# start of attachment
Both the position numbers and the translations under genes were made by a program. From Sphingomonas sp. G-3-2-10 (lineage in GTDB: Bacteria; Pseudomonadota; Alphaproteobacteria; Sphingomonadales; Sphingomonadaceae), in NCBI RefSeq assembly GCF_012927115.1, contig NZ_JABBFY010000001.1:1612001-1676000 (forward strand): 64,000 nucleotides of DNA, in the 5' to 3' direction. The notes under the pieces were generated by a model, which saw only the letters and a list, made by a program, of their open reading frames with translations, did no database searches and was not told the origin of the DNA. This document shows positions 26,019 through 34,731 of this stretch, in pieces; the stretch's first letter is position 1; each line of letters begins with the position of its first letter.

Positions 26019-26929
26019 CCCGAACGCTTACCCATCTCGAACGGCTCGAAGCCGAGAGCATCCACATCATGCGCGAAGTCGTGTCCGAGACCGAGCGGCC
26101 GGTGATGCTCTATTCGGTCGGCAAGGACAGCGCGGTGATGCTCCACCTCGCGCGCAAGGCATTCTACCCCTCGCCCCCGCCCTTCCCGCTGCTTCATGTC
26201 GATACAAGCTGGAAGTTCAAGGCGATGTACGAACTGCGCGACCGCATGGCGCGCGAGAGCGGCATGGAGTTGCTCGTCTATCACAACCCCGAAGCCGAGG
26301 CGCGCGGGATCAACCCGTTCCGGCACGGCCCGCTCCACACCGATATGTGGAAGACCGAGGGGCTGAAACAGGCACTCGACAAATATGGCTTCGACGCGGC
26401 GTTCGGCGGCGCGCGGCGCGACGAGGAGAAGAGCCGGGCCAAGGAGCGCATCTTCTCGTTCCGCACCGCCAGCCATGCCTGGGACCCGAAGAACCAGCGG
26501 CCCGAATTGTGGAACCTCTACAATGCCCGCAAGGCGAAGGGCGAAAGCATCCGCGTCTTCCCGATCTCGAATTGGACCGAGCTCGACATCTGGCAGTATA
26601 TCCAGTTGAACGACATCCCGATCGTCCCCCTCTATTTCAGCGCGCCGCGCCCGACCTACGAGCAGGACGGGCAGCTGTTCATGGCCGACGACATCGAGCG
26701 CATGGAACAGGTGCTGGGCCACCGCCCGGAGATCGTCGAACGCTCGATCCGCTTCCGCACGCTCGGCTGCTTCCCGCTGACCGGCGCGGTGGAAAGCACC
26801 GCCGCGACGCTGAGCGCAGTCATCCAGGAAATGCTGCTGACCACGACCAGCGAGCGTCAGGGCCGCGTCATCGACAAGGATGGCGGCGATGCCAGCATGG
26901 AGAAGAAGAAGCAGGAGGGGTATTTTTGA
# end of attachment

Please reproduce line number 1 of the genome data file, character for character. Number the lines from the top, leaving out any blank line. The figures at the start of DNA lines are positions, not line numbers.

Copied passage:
Both the position numbers and the translations under genes were made by a program. From Sphingomonas sp. G-3-2-10 (lineage in GTDB: Bacteria; Pseudomonadota; Alphaproteobacteria; Sphingomonadales; Sphingomonadaceae), in NCBI RefSeq assembly GCF_012927115.1, contig NZ_JABBFY010000001.1:1612001-1676000 (forward strand): 64,000 nucleotides of DNA, in the 5' to 3' direction. The notes under the pieces were generated by a model, which saw only the letters and a list, made by a program, of their open reading frames with translations, did no database searches and was not told the origin of the DNA. This document shows positions 26,019 through 34,731 of this stretch, in pieces; the stretch's first letter is position 1; each line of letters begins with the position of its first letter.